Commentary: Investors will soon struggle to find assets to put their cash in

Commentary: Investors will soon struggle to find assets to put their cash in

Demand for goods the money can be spent on has disappeared as businesses see little need for new capital spending to meet market demand that does not exist, says the Financial Times' John Dizard.

LONDON: Portfolio managers and asset allocators in the post-COVID-19, post-crash, post-central bank intervention moment have a problem deciding what to do with their money.

While institutions and markets have been kept from imploding by the wall of money the Fed and other central banks have thrown at the economy, they still do not have clear long-term prospects.

Financial people, their slide packs in disarray, do not have plans that fit the circumstances.

Are we in a long-term deflation or disinflation? There’s a slide for that, which requires buying bonds and leveraging up the paltry returns.

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Inflation? Could be less depressing, but more scary. The old slides would tell us to buy gold - if there were any physical gold available - as well as companies that have quick inventory turns, so prices can be changed quickly.


Of all the scenarios under consideration in virtual offices, the most popular is a relatively quick return to “normalcy”.

That means a rapidly developing V-shaped recovery under which one could go back to considering algo-generated combinations of stock and bond indices for the clients, so their long and comfortable retirements will be comfortably paid for.

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That will not be possible. There is too much risk, too little return, too many people fighting over profits that are too small to support all the middle-class beneficiaries or would-be rich.

Our political and central bank leaders do not want us to be so unhappy that we want to change governments too quickly.

The European Central Bank looks set to announce new measures to cushion the economic blow from the
 (Photo: AFP/Yann Schreiber)

So the fiscal and monetary authorities have told the public in most advanced countries that we have a short-term liquidity problem. Not enough cash right now, but when the economy restarts, these trillions of dollars of short-term government backed loans can be repaid.


Unfortunately, demand for goods the money can be spent on has disappeared, as businesses, rationally, can see no reason for new capital spending to meet market demand that does not exist.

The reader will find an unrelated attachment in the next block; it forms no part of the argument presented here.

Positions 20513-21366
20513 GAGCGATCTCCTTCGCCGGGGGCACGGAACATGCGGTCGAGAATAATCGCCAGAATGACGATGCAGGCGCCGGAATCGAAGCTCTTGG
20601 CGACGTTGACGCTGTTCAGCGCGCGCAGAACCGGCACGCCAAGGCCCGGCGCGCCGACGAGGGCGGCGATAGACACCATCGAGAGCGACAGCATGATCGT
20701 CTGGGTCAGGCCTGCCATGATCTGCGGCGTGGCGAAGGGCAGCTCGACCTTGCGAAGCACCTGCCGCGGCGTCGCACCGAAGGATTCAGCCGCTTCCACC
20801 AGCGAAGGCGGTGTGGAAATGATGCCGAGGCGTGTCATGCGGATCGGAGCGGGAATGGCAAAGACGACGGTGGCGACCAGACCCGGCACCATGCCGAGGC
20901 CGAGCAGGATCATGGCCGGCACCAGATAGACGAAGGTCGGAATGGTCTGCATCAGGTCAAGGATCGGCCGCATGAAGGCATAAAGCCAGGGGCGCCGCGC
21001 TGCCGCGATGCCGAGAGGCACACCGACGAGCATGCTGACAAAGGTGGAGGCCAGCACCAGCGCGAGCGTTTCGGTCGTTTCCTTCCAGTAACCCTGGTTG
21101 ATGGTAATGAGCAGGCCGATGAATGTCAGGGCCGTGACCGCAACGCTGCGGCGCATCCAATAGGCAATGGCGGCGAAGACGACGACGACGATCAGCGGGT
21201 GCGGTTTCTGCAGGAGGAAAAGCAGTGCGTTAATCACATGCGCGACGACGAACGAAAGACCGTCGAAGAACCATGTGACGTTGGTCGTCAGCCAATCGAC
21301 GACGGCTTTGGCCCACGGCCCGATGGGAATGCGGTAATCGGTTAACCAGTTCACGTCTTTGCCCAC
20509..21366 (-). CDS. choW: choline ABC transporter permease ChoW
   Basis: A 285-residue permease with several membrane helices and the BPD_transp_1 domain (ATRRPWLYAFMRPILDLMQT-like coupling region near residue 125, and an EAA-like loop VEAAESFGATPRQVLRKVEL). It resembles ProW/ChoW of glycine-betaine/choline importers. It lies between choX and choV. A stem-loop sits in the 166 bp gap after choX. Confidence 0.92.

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And nobody is taking first-class trips to New Zealand or Disney World.

The supply of more modest goods and services that can be bought with the cash made available by central banks and government grants is also in short supply.

They are rationing burgers at Wendy’s fast food stores in America, and you cannot buy a new mobile device at Apple stores in Europe affected by closure orders.

This helps explain the “recovery” in asset prices over the past month and a half or so. There is no productive use for the liquidity injection, and not much supply of desirable goods available, so money has gone into speculation in securities markets.


This has raised the prices of shares and bonds above reasonable levels, so what do you do when you next sit down in front of your personal-account trading screen? Or propose to the investment committee at your institution?

We can begin by selling the 30-year US Treasury bonds I recommended back in January as an optimum portfolio asset. Back then, they had a 3.86 per cent yield, and now have rallied to a 3.12 yield.

So about a point of interest income, and decent capital gain, with apparent safety.

China-USA trade negotiations
China's Vice Premier Liu He (centre) gestures to the media between US Trade Representative Robert Lighthizer (left) and Treasury Secretary Steve Mnuchin (right) before the two countries' trade negotiations in Washington, DC, on Oct 10, 2019. (Photo: Reuters/Yuri Gripas)

That is now over. Treasuries will not disappear or instantly crash. They are too much needed as collateral for other transactions. But the rally is finished. Over time, their principal and interest payments will be eroded by inflation, as all that liquidity finds its way into the prices of goods and services.

So gold, right? Gold sounds like a great hedge for uncertain times. If you can carry it from one place to another. It is physically very heavy and in short supply as it moves from its incarnation as jewellery and transient art through several forms of gold bullion.

Until you have a safe guarded by a trusted thug, you are better off with an ETF.

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Then we have Chinese government bonds. At this point, gasps from all centrist western opinion, because the Chinese are now under suspicion. For everything.

But as Louis-Vincent Gave of Gavekal Research pointed out to me, China has the second-largest government bond market in the world, with an American-scale US$10 trillion-plus in issuance across the curve.

So far, its fiscal and monetary management has been among the most conservative of major countries in the post-COVID-19, post-recession world.

Assuming any of these insightful investment concepts work, and you realise large dollar, sterling or euro-denominated profits, you can sell your positions and reap your reward: more cash when there is not much to buy.

Source: Financial Times/ml